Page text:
The Lou Marsh Legacy - Honouring Canada's Top Athletes

Lou Marsh

The Sports Writer

Lou Marsh was a pioneer in sports journalism. A rugged, natural, multi-sport athlete and professional referee, his total immersion in sport brought a unique perspective to his writing. His style was unique, his paragraphs brief and his sentences punchy. He created his own lexicon. If he was stumped for words or phrases he simply created new ones.

Although his credits include countless pieces that promote or criticize some facet of sport, he is best known for his trademark daily column 'With Pick and Shovel.' Originating in 1925, it characterized his attempt to dig into sport in all its ramifications. In fact, Lou Marsh became known as 'Old Pick and Shovel.'

His column rarely lacked colour. His creative vocabulary, gift of brevity and use of humour made for graphic reading. In the view of many Canadian sportswriters at the time, 'With Pick and Shovel' became the most widely read piece of sports journalism in Canada. Readers with little interest in sport were attracted to its breeziness and originality.

The simile may be one of the few conventional literary tools he used and even these were brilliant: On attending a six day bicycle race he felt "...as comfortable as a Bedouin suddenly set down on the shores of Baffin Bay." (Toronto Daily Star, Six-Day Race). In 1925 he noted that C.N.E. sports director, Elwood A. Hughes was "...as busy as a yellow dog with eczema." (Toronto Daily Star) While campaigning for greater forward passing allowances in ice hockey at a time when forward passing was greatly restricted, he wrote: "For thrills a 6-5 hockey game lays over a 1-0 hockey game like an ostrich would over a humming bird's egg." (Toronto Daily Star)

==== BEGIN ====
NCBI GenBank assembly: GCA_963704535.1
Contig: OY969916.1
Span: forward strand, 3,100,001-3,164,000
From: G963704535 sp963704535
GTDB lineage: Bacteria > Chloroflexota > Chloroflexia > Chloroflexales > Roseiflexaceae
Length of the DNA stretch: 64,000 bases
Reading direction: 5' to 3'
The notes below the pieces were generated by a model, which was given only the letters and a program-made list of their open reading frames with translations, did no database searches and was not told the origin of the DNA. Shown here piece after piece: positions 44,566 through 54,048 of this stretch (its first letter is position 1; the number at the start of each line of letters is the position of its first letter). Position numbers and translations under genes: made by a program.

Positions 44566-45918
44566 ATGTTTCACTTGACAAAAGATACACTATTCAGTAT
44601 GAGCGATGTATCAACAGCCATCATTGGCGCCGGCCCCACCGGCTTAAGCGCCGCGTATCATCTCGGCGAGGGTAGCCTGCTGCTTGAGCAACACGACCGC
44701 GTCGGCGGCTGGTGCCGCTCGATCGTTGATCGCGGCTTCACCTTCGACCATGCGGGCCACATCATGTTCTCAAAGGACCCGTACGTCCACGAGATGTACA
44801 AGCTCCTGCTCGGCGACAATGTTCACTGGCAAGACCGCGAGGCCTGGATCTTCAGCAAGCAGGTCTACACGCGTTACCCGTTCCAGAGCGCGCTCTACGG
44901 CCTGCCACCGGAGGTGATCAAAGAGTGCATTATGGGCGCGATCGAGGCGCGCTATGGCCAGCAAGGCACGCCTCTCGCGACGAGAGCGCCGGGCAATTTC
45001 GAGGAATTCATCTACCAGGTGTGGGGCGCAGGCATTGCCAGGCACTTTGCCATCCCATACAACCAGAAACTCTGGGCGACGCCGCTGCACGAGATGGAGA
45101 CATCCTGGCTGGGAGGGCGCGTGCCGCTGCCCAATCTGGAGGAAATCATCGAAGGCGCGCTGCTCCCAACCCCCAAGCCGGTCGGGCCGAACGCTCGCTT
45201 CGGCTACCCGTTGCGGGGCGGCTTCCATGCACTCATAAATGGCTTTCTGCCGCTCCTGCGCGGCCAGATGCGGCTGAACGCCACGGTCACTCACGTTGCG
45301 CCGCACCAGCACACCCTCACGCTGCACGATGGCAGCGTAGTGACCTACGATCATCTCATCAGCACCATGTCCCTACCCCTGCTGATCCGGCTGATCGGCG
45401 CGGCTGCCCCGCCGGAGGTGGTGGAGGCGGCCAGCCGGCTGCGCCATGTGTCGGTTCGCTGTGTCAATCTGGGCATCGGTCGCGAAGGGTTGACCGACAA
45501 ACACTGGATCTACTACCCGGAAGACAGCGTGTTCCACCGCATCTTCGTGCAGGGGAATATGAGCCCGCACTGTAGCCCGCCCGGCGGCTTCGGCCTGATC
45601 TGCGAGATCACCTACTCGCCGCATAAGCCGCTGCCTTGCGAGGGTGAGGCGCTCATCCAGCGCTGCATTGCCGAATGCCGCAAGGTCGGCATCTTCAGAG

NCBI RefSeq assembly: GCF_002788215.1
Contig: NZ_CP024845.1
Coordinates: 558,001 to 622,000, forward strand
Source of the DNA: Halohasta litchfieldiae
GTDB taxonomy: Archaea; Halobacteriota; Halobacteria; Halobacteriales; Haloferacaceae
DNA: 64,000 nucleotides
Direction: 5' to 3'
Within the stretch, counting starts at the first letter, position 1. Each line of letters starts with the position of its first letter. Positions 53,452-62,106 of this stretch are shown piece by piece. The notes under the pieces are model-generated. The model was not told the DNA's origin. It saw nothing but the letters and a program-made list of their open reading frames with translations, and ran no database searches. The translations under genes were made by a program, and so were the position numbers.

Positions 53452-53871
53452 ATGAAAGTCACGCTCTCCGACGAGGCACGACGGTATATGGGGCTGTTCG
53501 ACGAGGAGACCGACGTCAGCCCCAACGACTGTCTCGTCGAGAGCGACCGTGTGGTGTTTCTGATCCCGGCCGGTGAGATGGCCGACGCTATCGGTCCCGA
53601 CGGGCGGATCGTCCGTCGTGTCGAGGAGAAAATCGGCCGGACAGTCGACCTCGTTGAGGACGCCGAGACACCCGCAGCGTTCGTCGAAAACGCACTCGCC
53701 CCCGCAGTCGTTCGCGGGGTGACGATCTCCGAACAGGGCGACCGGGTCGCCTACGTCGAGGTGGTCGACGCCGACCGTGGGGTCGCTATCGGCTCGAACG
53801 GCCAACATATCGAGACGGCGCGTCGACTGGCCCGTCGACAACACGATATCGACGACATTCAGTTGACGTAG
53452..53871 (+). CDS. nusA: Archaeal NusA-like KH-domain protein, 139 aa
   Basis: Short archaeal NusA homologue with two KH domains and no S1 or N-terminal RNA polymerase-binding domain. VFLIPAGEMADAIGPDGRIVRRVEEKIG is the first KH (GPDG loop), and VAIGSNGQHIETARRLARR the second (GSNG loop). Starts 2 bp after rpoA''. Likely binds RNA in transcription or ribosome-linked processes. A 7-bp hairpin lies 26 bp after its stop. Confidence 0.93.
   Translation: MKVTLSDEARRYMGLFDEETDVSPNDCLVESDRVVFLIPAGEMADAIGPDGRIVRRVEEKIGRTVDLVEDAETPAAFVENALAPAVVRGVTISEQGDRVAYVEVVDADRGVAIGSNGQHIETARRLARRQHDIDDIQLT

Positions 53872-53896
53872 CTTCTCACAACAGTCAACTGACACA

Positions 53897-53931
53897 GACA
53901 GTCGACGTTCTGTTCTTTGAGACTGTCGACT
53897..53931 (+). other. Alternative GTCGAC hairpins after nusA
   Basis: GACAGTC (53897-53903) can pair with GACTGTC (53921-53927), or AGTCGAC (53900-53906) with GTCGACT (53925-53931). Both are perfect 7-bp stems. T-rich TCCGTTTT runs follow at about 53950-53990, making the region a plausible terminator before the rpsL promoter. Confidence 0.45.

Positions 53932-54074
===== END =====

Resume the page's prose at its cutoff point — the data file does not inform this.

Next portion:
Marsh was clever and fearless. He was comfortable delving into virtually every arena of sport: the politics, the personalities, Canadian women, amateurism, and professionalism; few sports were left off his radar. He covered the Olympics for 12 years before his death. In his fourty-three years with the Toronto Star, the latter five as its Sports Editor, Lou Marsh gave Canadians a one-of-kind look inside sport.

What did a sportswriter do to merit the honour of being equated to the highest athletic award?

In his paper, The Contributions of Lou Marsh to Canadian Sporting Journalism, Dr. Don Morrow, Ph.D., examines this question and takes a fascinating look into the life of Lou Marsh and his influence as a journalist. Click this link - http://www.webscapesstudios.com/loumarsh/morrow.pdf (Adobe PDF, 3.12MB).

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In the news

SPORTS WRITERS’ TRIBUTES ON PASSING OF LOU MARSH Adobe PDF Transcript

RILED WESTERNERS BUT THEY LIKED IT Adobe PDF Transcript

WITH PICK AND SHOVEL Adobe PDF Transcript